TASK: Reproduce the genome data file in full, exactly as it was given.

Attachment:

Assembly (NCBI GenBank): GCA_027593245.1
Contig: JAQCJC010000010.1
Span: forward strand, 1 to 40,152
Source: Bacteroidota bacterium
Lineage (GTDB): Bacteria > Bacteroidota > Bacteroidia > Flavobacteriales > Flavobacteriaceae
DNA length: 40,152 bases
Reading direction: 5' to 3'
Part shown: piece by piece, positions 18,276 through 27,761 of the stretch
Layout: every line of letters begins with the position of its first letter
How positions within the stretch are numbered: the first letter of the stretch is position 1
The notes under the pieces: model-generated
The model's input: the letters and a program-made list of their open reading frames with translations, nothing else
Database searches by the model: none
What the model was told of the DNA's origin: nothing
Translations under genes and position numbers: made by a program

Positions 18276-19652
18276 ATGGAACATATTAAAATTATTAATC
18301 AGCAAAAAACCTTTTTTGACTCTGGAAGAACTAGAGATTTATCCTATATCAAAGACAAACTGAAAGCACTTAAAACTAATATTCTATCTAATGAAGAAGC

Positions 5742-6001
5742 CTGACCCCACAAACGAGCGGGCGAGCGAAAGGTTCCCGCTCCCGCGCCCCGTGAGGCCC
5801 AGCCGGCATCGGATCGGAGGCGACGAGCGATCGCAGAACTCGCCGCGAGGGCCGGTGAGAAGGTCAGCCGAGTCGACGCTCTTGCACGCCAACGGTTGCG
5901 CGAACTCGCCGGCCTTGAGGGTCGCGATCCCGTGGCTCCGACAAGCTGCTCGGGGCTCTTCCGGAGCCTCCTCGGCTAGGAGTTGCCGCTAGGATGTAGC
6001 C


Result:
Assembly (NCBI GenBank): GCA_027593245.1
Contig: JAQCJC010000010.1
Span: forward strand, 1 to 40,152
Source: Bacteroidota bacterium
Lineage (GTDB): Bacteria > Bacteroidota > Bacteroidia > Flavobacteriales > Flavobacteriaceae
DNA length: 40,152 bases
Reading direction: 5' to 3'
Part shown: piece by piece, positions 18,276 through 27,761 of the stretch
Layout: every line of letters begins with the position of its first letter
How positions within the stretch are numbered: the first letter of the stretch is position 1
The notes under the pieces: model-generated
The model's input: the letters and a program-made list of their open reading frames with translations, nothing else
Database searches by the model: none
What the model was told of the DNA's origin: nothing
Translations under genes and position numbers: made by a program

Positions 18276-19652
18276 ATGGAACATATTAAAATTATTAATC
18301 AGCAAAAAACCTTTTTTGACTCTGGAAGAACTAGAGATTTATCCTATATCAAAGACAAACTGAAAGCACTTAAAACTAATATTCTATCTAATGAAGAAGC

Positions 5742-6001
5742 CTGACCCCACAAACGAGCGGGCGAGCGAAAGGTTCCCGCTCCCGCGCCCCGTGAGGCCC
5801 AGCCGGCATCGGATCGGAGGCGACGAGCGATCGCAGAACTCGCCGCGAGGGCCGGTGAGAAGGTCAGCCGAGTCGACGCTCTTGCACGCCAACGGTTGCG
5901 CGAACTCGCCGGCCTTGAGGGTCGCGATCCCGTGGCTCCGACAAGCTGCTCGGGGCTCTTCCGGAGCCTCCTCGGCTAGGAGTTGCCGCTAGGATGTAGC
6001 C